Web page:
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Jan 7, 2020Back to Veoci Blog
It’s 2020 and I, unfortunately, don’t see any flying cars zipping around.
2020 can still bring exciting things, however. Even in the absence of flying cars, the sci-fi writer’s favorite year can still deliver shiny tech and new ideas. Nothing will be exempt, which means 2020, or the following years, may see some changes to emergency management. But what kind of changes do we see in the coming years?
Many EOCs, their managers, and their stakeholders already use technology in the EOC. But bringing tech into the EOC isn’t as commonplace as it should be. Many EOCs still rely on outdated systems and methods for managing emergencies, which in this day and age will only put them behind when it matters.
The right technology can enhance all the operations of an EOC. Collecting information, sending out notifications and messages, communicating with other stakeholders, building action-ready plans—all of these, and more, are operations technology can shoulder, or, at the very least, help personnel execute much more easily and efficiently.
Technology, from smartphones to all-in-one platforms, has already proved their worth to many emergency management professionals. And it seems many more are quickly learning the value of technology during a response. As the new year and decade progress, the EOC will transform to incorporate technology more and more (including machine learning).
That’s not to say the physical EOC should fall by the wayside. The physical aspect of the EOC has benefits that can’t be understated, like the in-person interaction with other players and the accompanying immediacy of communication. Professionals have, can, and will find ways to integrate the physical side with the virtual side.
Every profession had an old guard and a new guard. The old guard know the tried-and-true ways of doing things, and pass those experiences and lessons down to the new guard to ensure their job, role, and functions within an organization are secure.
Emergency management is no exception. There is an argument to be made, however, that this paradigm is a bit different in emergency management than it is in other professions.
While emergency management has been around just as long as emergencies, the kind of dedicated work and processes other professions have always enjoyed is relatively new for emergency management. Responders and agencies in the latter half of the 20th century began to recognize the impact of having a professional dedicated to emergency management. Disasters in the late 90s and early 2000s, notably 9/11 and Hurricane Katrina, really drove home why this work deserved its own office.
Many of the profession’s pioneers and first all-stars learned in the field. They learned from participating in responses, seeing what went well—and what didn’t— and putting those notes to work.
Now, many of the old guard are ready to retire (or already have) and to pass the torch. New practitioners are learning from them, but in a different setting.
FEMA states that 77 institutions of higher education across North America offer degrees and certifications relating to emergency management. As older practitioners retire and new EMs fill their shoes, we’ll see more and more practitioners with formal educations in the profession. It’s something to celebrate, as the new guard bring new perspectives and approaches to doing things.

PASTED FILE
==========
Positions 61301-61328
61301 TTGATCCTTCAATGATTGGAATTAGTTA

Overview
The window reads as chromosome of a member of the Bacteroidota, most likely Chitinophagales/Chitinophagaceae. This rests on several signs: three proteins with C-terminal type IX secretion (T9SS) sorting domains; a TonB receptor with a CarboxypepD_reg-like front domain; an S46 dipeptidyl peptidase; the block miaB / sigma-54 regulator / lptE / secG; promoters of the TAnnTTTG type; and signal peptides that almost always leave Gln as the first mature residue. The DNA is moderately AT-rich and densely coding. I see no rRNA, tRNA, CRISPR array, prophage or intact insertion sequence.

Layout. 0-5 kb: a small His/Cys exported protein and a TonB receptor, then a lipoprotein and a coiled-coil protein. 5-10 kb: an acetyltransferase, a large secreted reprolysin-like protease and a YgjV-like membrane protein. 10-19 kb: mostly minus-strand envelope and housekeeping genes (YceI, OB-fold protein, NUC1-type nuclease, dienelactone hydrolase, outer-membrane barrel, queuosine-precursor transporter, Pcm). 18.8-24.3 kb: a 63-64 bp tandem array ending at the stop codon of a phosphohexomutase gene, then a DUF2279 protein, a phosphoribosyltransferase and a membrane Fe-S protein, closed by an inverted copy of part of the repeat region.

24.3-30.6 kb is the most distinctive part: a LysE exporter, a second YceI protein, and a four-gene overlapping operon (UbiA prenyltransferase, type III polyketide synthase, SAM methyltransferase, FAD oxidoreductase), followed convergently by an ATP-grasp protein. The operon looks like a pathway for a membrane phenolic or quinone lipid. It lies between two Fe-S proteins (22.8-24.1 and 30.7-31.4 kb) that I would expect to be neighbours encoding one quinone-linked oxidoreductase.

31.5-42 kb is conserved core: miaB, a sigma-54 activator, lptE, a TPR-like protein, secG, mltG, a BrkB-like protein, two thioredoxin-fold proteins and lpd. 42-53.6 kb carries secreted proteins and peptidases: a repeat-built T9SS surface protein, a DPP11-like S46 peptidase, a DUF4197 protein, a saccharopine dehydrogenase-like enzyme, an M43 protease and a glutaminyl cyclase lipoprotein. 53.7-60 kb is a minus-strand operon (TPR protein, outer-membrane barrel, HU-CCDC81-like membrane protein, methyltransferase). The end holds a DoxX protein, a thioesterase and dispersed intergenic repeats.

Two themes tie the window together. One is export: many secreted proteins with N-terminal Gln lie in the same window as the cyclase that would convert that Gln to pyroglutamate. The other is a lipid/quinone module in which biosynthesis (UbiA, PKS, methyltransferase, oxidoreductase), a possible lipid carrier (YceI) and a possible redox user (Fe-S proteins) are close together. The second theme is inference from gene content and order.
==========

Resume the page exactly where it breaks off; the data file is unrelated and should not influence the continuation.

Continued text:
EOCs, especially at the governmental level, have always wrapped in a number of stakeholders from the community affected by an event. Utilities and various departments, like public works, police, and fire, are typically represented in the EOC if the event calls for them to be.
A common pitfall all parties encounter is accidentally siloing themselves and segregating communication. When communication stalls out like this, undesirable outcomes can result, such as the misuse of resources or departments inadvertently working against each other. And these open up another set of problems: increased response times, more catastrophic results, or increased spending.
Fortunately, the age of technology breaks the walls of these silos. We’ve already hit on the benefits of technology in the EOC, but what kind of dynamic can technology create between all the players in a response? What ancillary benefits does technology create outside of functionality and features?
The communication pathways and collaboration technology opens up allow a community and its responders to be more interconnected and work outside of silos. In essence, we’re looking at a much more collaborative environment within a community that’s responding to an emergency.
The influx of new perspectives we already discussed could help spur this whole community approach. Understanding the positive effects these bridges have during a response, and developing the infrastructure for this interdepartmental communication, could be another shift we see in emergency response as the decade progresses.
Even without flying cars, the 2020s still look exciting. While we often think change is scary, it’s often ultimately for good; these possible shifts for emergency management could be positive forces. We’ll see if they come true as the decade pans out, and hope any other changes that arise will be for the better of the practice.
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